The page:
Whether intentional or not, we’ve all created collages at one time or another. There’s probably one on your fridge right now made up of children’s artwork, postcards, snapshots, magazine cutouts—not to mention those less artistic yet essential grocery lists or notes about doctor’s appointments.
Picasso and Georges Braque coined the term for this very personal medium, which emerged after the First World War, allowing artists to play with whatever materials they could forage—newspapers, magazines, photos, maps, tickets, etc.—then rip them up and reassemble them into untamed, free-form, often whimsical art. And though there are serious collage artists, from the legendary Man Ray to Jean-Charles de Ravenel , collage is an art form we can all enjoy and participate in. All you need to create one of these wonderful hodgepodges is your imagination and a pair of scissors. Here’s how to start …
The wonder of collage-making is that you don’t need to know how to draw or paint or sculpt; all you need is to use your imagination. Start by pulling out all those boxes of photos you’ve been meaning to put in an album for years, share them with each other, and choose your favorites. Take a deep dive into your digital archives and print out those memories of that camping trip you shared with your kids years back, those funny Halloween costumes on your last trick or treat, the sketches by Matisse that always inspired you, flowers from your garden, or images of dream places you hope to visit.
Print them out in different sizes, and then start to collect from magazines and newspapers, and of course any original artwork, yours or your children’s, that you’re willing to sacrifice for art’s sake. Scavenge funny odds and ends—costume jewelry, fabric patches, miniature game pieces, dried flowers—whatever ephemera you want to add to the mix will give it dimension. Don’t worry if your elements aren’t up to the standards of a Joseph Cornell—it’s your creativity in how you put it all together that will make it an original masterpiece.
Pick a Theme
Since collages can traverse many worlds and ideas, pick a theme ahead of time that can inform the materials you put together. It could be a collage of funny moments or faces, memorable holiday trips, pets, gardens, or even a day in the life of your family right now. Or do it the other way around. Start with collecting images and the theme will emerge. Or just be totally open to whatever your family starts to lay down!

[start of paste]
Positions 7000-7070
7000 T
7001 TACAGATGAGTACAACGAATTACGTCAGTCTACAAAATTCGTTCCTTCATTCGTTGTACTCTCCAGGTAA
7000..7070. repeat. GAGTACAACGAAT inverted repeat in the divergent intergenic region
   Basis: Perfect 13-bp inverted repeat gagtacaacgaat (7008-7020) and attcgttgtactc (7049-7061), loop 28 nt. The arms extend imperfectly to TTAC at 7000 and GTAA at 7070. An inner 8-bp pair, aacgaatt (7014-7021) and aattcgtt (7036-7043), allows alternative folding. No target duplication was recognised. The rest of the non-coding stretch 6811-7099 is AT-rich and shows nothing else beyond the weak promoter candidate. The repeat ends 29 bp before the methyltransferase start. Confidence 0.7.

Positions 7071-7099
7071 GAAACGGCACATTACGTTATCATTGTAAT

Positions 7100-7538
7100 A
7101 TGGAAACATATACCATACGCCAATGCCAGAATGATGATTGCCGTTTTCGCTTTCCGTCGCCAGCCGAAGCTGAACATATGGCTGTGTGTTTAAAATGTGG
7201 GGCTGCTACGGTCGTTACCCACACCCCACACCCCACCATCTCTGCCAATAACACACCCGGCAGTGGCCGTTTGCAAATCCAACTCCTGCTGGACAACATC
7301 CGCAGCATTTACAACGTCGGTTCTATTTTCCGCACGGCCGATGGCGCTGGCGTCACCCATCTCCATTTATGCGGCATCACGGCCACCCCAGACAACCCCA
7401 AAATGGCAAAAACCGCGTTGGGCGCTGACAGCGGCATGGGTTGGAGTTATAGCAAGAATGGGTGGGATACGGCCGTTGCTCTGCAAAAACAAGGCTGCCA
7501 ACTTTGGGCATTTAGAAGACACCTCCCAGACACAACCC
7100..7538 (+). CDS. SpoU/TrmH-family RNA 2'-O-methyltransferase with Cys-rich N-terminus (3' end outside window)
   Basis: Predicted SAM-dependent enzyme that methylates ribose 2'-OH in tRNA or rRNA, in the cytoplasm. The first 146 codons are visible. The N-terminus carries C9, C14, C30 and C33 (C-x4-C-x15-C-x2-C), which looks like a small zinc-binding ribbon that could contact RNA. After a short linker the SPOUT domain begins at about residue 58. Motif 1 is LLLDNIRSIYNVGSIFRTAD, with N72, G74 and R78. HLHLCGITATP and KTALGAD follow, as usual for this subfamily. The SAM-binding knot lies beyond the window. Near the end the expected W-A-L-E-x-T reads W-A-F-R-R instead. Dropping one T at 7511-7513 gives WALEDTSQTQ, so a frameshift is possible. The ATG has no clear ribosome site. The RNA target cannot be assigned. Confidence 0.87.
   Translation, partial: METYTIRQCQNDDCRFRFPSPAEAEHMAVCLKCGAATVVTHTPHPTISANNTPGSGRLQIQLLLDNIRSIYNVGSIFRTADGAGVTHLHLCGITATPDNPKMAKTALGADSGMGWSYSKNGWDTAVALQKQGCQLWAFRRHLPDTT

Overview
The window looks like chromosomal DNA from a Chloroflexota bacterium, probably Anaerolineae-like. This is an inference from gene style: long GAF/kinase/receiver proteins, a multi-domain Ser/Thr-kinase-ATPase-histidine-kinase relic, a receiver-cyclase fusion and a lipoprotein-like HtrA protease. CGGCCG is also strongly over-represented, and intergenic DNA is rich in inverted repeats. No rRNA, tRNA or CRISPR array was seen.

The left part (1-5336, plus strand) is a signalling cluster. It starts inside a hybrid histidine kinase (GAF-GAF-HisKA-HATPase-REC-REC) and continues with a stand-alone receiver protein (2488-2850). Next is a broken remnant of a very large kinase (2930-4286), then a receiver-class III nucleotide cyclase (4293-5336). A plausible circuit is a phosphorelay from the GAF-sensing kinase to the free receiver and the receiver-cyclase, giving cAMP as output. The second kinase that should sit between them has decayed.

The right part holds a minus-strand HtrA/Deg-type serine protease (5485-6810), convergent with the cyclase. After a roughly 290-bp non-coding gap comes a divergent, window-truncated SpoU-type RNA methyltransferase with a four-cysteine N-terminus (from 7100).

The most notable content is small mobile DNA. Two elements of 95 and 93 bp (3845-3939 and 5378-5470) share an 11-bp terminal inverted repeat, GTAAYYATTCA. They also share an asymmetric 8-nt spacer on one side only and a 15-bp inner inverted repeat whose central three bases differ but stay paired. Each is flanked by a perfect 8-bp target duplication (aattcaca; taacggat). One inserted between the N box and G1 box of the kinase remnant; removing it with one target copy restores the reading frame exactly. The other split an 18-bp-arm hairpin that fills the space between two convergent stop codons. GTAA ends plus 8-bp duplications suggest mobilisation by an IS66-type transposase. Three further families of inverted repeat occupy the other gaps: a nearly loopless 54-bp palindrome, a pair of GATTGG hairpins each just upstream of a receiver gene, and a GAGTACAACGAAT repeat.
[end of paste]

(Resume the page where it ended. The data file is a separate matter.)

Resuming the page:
Tools of the Trade
Consider these mere suggestions—don’t let this list intimidate you! Because collaging is a very art-without-boundaries kind of process, just be innovative and use the tools you have on hand to bring your vision together!
. Glue sticks
. Glue guns for 3D objects
. Colorful masking tape
. Invisible tape
. Pushpins or tacks
. Markers, watercolors, or crayons
. Construction paper
. Newspaper or magazine cutouts
. Assorted ephemera
. Whatever you’ve got—throw it into it!
Pick a Backdrop
If you’re in possession of one of those old-fashioned cork bulletin boards—likely a forgotten relic in your pantry or playroom—clean it off and use it as a handy canvas for collage self-expression. There are also some inexpensive ones to order online, as well as some nicely framed pinboards lined with fabric. Or just take an old picture frame and create your own. And for those of you who are looking for a major exhibit, pick an uninspired empty wall, frame out a sizable space with masking tape, and let the fun begin. On a smaller scale, give each of your artists-in-residence their own composition book or sketchbook and let them create a series of collages to save as a memory of these curious days!
The fun of collage is there are no directions or rules, but one idea you might consider is to lay things down to create a blueprint of what you’re aiming for. Then as you paste or tack things down (lopsided, for sure!) just follow the fun and create your story as you go along. And if you want, just keep adding to it. No matter what, your collage in the end will add a one-of-a-kind creative spirit to your home and serve as a lasting artistic expression of this special kind of togetherness.
- Photograph by Bruce Weber
- Photographs by Carter Berg